“The beginning of the good news about Jesus the Messiah, the Son of God….” (1:1)
“For even the Son of Man did not come to be served, but to serve, and to give his life as a ransom for many.” (10:45)
Author, Date and Place of Writing
There is no direct internal evidence that indicates who the author of this gospel is. But early church tradition holds that it is John Mark. He was the son of Mary whose home in Jerusalem was a meeting place of the disciples (Ac 12:12). He was the cousin of Barnabas (Col 4:10), and accompanied Paul and Barnabas on their first missionary journey (Ac 12:25; 13:5). But he left them in the midst of the journey, which later led to a sharp disagreement between Paul and Barnabas (Ac 13:13; 15:37-40). Mark seems to have come under Peter’s influence and been discipled by him (1 Pe 5:13). Later, he regained Paul’s trust (Phm 24; 2 Ti 4:11). According to early church tradition, Mark went to Alexandria and became bishop of the church there, where he was martyred.
Indirect, internal evidence seems to reflect that Mark wrote this gospel based on the eye-witness account of Peter. The author vividly depicts incidents surrounding Peter. It presents the weaknesses of Peter, as well of all the disciples. It is interesting that Mark does not include Jesus’ recognition of Peter as the rock on which he would build his church, or that he received the keys of the kingdom (Mt 16:17-20). Due to the unusual and intimate nature of the story, it has been surmised that Mark was the young man who fled naked on the night of Jesus’ arrest (Mk 14:51-52). If so, this may be his personal testimony. Early church tradition suggests that Mark wrote this gospel in Rome around the time of Peter’s death (A.D. 64).
This gospel may have been written specifically for Gentiles in Rome. There are not many quotations from the Old Testament. The author pays special attention to explaining Jewish customs (Mk 7:2-4; 15:42), and translates Aramaic words (3:17; 5:41; 7:11,34; 15:22,34) so that Gentiles could understand the context of Jesus’ life and ministry.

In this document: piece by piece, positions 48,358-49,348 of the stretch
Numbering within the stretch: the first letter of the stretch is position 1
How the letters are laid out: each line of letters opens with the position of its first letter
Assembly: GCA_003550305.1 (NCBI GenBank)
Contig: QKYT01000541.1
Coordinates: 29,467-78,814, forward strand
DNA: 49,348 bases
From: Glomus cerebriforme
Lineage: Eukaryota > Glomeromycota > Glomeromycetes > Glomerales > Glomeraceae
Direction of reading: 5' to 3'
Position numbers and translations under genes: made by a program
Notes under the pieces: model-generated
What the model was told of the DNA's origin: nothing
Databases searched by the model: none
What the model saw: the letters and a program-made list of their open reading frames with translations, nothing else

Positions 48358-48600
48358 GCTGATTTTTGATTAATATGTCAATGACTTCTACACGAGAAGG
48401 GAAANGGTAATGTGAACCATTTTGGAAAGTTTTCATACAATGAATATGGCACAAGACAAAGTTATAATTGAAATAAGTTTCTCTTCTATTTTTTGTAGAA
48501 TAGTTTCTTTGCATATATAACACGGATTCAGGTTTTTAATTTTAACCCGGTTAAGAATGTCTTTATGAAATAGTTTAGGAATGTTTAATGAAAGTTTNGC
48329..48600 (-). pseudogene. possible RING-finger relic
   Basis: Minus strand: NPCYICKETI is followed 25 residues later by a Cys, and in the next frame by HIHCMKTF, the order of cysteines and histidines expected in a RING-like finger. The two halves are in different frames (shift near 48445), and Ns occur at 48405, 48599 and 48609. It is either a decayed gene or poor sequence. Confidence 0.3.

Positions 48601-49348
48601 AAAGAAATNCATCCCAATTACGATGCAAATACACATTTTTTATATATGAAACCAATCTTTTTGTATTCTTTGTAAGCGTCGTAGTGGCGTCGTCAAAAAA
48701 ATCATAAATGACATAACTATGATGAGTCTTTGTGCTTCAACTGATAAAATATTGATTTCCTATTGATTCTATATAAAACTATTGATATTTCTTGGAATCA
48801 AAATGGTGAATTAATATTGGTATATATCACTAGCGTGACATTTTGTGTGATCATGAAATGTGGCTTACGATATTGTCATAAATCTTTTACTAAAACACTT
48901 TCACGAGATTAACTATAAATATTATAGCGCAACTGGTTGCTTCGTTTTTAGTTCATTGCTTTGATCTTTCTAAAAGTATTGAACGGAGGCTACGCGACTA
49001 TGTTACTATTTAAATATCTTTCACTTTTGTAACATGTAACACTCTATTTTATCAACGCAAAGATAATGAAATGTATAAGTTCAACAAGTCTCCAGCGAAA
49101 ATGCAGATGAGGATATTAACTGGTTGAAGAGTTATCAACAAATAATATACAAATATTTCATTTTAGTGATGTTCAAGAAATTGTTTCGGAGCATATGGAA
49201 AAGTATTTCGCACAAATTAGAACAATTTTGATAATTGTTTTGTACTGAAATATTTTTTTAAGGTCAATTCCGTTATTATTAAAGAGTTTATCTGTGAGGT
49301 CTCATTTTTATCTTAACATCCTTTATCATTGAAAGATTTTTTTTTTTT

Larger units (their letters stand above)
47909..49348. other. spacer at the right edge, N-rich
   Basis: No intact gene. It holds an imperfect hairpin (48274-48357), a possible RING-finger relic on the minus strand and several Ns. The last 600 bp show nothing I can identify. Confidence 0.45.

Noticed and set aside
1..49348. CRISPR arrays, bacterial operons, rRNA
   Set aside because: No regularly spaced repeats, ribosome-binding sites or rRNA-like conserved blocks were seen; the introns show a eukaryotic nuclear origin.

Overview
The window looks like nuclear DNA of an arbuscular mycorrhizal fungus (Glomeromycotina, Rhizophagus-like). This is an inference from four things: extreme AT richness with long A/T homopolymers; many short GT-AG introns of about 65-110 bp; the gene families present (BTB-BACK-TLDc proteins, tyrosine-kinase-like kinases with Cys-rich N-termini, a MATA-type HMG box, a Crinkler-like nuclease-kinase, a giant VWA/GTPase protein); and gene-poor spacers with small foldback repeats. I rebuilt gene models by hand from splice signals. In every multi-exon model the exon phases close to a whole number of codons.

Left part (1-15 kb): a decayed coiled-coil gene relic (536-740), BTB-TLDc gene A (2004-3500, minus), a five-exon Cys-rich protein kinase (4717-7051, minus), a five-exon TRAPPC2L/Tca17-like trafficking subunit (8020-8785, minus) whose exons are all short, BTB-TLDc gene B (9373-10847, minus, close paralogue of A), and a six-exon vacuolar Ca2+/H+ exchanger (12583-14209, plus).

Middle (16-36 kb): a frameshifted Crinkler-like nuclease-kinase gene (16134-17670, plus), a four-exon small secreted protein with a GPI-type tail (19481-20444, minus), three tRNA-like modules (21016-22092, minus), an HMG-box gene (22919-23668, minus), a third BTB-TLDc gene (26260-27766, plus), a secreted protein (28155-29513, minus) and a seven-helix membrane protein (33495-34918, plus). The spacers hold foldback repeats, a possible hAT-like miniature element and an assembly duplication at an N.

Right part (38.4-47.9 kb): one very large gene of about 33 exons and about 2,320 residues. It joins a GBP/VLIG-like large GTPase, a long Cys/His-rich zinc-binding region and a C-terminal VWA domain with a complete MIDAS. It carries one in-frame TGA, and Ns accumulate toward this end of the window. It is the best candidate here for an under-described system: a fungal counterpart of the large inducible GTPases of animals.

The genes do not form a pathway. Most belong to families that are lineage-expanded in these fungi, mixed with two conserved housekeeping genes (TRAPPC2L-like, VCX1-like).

Purpose of Writing
The author wrote to share the good news about Jesus the Messiah, the Son of God (1:1). By the time of writing, most of the apostles had died. The author wanted to preserve the gospel message they had proclaimed in written form so that it may be shared with future generations. In the first half of the book, the good news about the Messiah, the Son of God, began with his proclamation that the kingdom had come. It continued through Jesus’ preaching, teaching, healing, driving out demons, and calling his disciples. Jesus revealed himself to his disciples until they confessed him as the Messiah. In the second half of the book (8:31-16:20), Jesus repeatedly predicts his suffering, death and resurrection to his disciples. He demonstrates how to live a gospel centered life of prayer, humility, and servantship. He also emphasized his Lordship so that his disciples could humbly submit to him as Lord. The last three chapters of the book describe Jesus’ suffering, death and resurrection. Then he sent his disciples to preach the gospel to the whole world. This gospel could be of great help to people in times of persecution and martyrdom. It would help them understand the meaning of their sufferings in light of Jesus’ life and ministry, and to persist in faithful discipleship.
A short and vivid gospel: Mark’s gospel is simple and succinct, unadorned, and yet a dramatic account of Jesus’ ministry. It seems to be arranged chronologically as an eye-witness account, pointing out the names of people and places.
A focus on Jesus’ actions, rather than the content of his teaching: In contrast to Matthew’s gospel, which presents five discourses detailing the contents of Jesus’ teaching, Mark focuses on Jesus’ ministry in action: Preaching and teaching, healing and driving out demons. All the while, Jesus is training and raising his disciples. Action-oriented words like “immediately” (12 times) and “at once” (7 times) give a dramatic sense of urgency to the stories.